Your Views: Editorial on liquor licenses ignores alcohol realities
I disagree with your editorial in Sunday's paper about increasing the number of liquor outlets in Janesville. Beyond the repugnant thought that drunks are going to buy liquor somewhere, and the unproven claim that dividing the Janesville liquor market into smaller pieces will somehow provide economic growth, your arguments seem to be made in order to convince yourselves of their worth.
You say more licenses won't mean more alcoholism or more teen drinking, yet you think splitting the current, finite market into smaller pieces will somehow result in “economic development” and increased sales for merchants. Dividing the market doesn't grow the market, but increasing the number of outlets does make access easier.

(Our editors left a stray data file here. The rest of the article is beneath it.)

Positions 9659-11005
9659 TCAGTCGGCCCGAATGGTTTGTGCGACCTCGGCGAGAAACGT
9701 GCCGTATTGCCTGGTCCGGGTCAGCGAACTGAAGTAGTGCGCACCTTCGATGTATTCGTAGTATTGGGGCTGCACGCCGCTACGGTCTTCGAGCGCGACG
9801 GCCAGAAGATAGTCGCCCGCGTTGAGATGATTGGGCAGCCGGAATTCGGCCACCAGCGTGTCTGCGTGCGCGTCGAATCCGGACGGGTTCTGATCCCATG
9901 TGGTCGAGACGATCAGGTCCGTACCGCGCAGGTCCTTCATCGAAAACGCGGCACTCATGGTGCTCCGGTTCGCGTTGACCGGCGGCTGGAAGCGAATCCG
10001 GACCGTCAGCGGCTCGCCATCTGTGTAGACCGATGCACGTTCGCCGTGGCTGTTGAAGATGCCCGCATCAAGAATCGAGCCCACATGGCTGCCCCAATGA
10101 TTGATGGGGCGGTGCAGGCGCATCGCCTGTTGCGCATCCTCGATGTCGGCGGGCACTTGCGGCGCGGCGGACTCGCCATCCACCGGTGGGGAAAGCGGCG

You find it hard to believe that kids get their alcohol from Class A sellers, yet study after study shows that making alcohol more available results in higher rates of underage drinking. A 36 percent jump in licenses may not equate to a similar one-third jump in teen drinking, but you will see the effects in your high schools and in your middle schools. That's not alarmism. That's fact.
Your last argument is that Janesville is doing something right that is keeping your teen drinking rates lower. Limiting underage access by requiring separate doors is a big factor in that success. What's truly hard to believe is that you are willing to dismantle that for the undocumented economic benefits of splitting the liquor market into smaller splinters that make enforcement even harder.